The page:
DISCOVER THE ULTIMATE AMERICAN ROAD TRIP

The Road to <strong>Civil Rights</strong>

The Road to Civil Rights

Atlanta - Louisiana

The fight for Civil Rights for African Americans in the 1960s is widely celebrated all over the United States. Hit the road to discover the landmarks that shaped the struggle to which so many important figures dedicated their lives, along with museums and memorials that chart the history of the movement, honour its heroes and heroines, and keep their remarkable legacy burning bright.

What to drive:

Make the most of your US road trip with something from our American Collection:

Lincoln Navigator

Lincoln Navigator

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Cadillac Escalade

Cadillac Escalade

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Martin Luther King, Jr National Historic Site

The Road to Civil Rights

Stop 1: Martin Luther King, Jr National Historic Site 1/9

Dr Martin Luther King, Jr was a pivotal figure in the Civil Rights movement. He spent his early years in the Sweet Auburn neighbourhood of Atlanta, a portion of which has been transformed into a Historic Site celebrating his life. The shotgun houses and Victorian homes of the period have been carefully preserved to seal the memories in time. Take a guided tour of the King House, before taking a moment by the reflecting pool near his tomb to remember the impact of this extraordinary man’s life and work.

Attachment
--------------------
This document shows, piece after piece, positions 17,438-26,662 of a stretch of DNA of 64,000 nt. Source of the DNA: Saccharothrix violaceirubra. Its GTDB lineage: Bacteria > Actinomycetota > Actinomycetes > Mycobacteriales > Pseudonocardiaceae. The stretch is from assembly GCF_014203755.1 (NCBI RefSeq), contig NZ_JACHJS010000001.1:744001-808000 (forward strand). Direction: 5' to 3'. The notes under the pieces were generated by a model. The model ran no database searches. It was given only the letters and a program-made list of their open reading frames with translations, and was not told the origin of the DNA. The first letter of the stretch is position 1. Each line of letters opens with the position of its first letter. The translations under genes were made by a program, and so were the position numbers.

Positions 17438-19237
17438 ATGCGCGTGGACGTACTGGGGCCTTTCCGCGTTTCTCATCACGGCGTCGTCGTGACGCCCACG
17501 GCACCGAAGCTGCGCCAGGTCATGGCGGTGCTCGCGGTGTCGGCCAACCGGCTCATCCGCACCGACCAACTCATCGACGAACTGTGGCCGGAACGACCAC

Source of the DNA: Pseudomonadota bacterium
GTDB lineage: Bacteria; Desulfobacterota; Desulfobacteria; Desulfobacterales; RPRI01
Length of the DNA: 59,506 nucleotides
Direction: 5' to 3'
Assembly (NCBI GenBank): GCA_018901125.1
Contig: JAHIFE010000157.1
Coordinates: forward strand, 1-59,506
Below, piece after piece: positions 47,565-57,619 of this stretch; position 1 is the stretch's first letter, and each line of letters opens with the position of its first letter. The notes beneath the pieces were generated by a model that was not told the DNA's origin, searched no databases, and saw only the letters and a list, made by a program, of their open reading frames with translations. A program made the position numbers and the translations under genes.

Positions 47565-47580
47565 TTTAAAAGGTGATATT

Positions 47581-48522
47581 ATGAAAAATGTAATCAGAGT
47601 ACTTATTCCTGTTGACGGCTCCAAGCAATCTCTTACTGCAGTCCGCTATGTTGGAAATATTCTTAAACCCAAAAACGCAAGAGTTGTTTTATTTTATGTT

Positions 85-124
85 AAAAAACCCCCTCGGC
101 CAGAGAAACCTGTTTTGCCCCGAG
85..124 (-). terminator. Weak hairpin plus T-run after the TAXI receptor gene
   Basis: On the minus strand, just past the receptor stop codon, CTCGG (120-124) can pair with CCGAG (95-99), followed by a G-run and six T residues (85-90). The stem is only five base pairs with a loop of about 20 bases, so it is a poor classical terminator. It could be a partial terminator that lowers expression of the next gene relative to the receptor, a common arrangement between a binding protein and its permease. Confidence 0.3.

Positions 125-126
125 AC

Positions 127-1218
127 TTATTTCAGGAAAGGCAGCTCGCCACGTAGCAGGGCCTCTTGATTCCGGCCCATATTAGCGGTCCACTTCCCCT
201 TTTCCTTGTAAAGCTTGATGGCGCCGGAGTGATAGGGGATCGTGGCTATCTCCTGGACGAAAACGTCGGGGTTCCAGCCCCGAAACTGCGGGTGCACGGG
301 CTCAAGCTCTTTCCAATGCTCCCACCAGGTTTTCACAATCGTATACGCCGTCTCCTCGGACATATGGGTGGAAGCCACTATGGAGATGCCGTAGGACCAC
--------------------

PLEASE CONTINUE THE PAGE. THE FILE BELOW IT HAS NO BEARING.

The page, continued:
Visitor Center, 450 Auburn Ave NE, Atlanta, GA 30312

https://www.nps.gov/malu/

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Rosa Parks Museum

The Road to Civil Rights

Stop 2: Rosa Parks Museum 2/9

The town of Montgomery, Alabama was where the Civil Rights movement found its footing after the 1955 arrest of Rosa Parks. Parks’ refusal to give up her seat for a white passenger sparked the Montgomery Bus Boycott – a pivotal step in the struggle for equality. Today Parks is remembered with a museum dedicated to her. Take a look at the police reports and court documents from her case, along with a 1955 station wagon that was used to ferry boycotters around.

252 Montgomery St, Montgomery, AL 36104

https://www.troy.edu/student-life-resources/arts-culture/rosa-parks-museum/

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National Voting Rights Museum

The Road to Civil Rights

Stop 3: National Voting Rights Museum 3/9